Featuring: James Ridge as King Berenger.

 

Our Country’s Good By Timberlake Wertenbaker

Adapted from the novel “The Playmaker” by Thomas Keneally

Directed by Tyne Rafaeli

A group of soldiers and criminals have been sent to Australia as part of a recently created penal colony. The conditions are bad all around, as food is scarce for both jailor and jailed, and the punishment for theft is dire. To raise morale (and in hopes of being noticed by the governor), Lieutenant Ralph Clark decides to stage a production of

Farquhar’s comedy The Recruiting Officer, cast with inmates. But Ralph has his hands full with this group of actors, who are sometimes loveable, sometimes unscrupulous, and always perfectly human. Offering funny and candid conversations about incarceration, sex and the redemptive power of art, this play pairs particularly well with The Recruiting Officer. Note: contains strong language and adult themes.

Featuring: Kelsey Brennan and Nate Burger (roles TBA).

Opening in November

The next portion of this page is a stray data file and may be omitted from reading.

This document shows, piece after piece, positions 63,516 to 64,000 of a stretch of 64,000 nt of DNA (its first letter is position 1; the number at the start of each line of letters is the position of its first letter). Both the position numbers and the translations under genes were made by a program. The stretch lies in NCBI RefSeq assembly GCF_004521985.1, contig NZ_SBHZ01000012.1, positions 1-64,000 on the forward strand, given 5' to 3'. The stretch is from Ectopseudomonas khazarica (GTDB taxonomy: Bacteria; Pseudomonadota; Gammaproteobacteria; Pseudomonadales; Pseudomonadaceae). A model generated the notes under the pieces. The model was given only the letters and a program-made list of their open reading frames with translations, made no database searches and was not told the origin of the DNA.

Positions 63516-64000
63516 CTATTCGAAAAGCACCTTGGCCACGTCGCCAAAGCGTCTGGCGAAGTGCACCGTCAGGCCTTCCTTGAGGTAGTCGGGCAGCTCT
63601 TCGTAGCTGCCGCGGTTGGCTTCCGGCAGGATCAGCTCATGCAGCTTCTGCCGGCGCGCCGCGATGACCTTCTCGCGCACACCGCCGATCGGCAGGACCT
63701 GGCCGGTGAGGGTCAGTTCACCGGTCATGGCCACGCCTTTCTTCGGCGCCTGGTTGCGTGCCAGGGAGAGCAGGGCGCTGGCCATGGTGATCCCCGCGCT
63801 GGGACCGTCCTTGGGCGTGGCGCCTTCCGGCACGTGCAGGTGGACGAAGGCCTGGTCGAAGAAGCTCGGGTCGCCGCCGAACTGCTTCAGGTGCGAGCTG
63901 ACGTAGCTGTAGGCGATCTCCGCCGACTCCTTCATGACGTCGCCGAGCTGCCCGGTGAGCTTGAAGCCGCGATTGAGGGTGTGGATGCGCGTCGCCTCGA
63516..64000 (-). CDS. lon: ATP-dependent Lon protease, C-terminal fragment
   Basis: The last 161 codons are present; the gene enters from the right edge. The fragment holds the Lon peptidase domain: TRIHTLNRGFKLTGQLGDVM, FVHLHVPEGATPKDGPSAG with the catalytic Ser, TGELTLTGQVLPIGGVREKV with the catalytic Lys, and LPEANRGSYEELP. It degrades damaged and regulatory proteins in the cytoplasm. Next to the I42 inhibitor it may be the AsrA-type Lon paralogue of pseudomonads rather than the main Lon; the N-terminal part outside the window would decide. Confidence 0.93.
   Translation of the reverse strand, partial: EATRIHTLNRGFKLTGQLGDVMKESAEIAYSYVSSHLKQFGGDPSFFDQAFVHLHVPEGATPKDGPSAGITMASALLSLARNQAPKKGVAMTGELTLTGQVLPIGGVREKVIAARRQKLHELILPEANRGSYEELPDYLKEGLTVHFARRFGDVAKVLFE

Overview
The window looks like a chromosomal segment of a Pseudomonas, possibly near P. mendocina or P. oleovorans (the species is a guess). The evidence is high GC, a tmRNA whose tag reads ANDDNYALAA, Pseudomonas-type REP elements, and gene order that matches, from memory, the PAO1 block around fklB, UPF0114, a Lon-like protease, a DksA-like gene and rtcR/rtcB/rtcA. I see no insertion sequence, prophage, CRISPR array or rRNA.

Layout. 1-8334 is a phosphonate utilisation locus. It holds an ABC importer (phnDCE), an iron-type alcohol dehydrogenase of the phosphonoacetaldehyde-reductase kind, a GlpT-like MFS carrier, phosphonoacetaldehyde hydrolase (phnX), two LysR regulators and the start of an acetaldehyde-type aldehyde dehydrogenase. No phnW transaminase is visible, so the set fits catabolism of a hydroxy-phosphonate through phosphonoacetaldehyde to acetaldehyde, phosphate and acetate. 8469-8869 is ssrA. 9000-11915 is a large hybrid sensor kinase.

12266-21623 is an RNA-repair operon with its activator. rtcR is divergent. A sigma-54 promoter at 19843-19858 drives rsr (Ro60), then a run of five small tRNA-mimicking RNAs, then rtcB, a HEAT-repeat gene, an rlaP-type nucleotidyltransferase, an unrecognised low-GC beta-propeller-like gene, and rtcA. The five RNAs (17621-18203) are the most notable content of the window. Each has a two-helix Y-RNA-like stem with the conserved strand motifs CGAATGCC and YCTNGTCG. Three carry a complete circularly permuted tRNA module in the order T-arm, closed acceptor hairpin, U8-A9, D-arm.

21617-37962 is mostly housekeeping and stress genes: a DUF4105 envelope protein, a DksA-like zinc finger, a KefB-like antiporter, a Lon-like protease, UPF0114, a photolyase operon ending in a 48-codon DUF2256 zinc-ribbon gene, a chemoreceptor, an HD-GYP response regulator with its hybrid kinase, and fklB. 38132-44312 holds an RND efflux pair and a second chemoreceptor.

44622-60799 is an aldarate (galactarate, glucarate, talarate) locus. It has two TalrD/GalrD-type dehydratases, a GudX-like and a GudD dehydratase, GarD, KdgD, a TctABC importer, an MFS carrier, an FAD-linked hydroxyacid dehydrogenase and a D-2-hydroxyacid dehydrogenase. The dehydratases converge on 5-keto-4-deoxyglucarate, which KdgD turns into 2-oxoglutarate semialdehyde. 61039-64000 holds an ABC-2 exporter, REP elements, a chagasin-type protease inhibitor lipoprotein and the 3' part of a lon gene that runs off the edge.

Engaging Shaw By John Morogiello

With excerpts from Bernard Shaw

Directed by David Frank

George Bernard Shaw is well known for his writing, wit and commitment to social justice. But in his time, he was also known for being an unrepentant philanderer. His aversion to marriage was so strong that he clung to it even in the face of the clever and charismatic Charlotte Payne-Townshend, who is clearly more than a match for him.

Urged on by their friends Beatrice and Sidney Webb, the two would-be lovers trade witty barbs as they form a close friendship. The question at the center of this charming romantic comedy is whether or not they’ll ever admit how close that friendship is.

Featuring: Colleen Madden as Charlotte Payne-Townshend and James Ridge as George Bernard Shaw.

 

For more information, visit www.americanplayers.org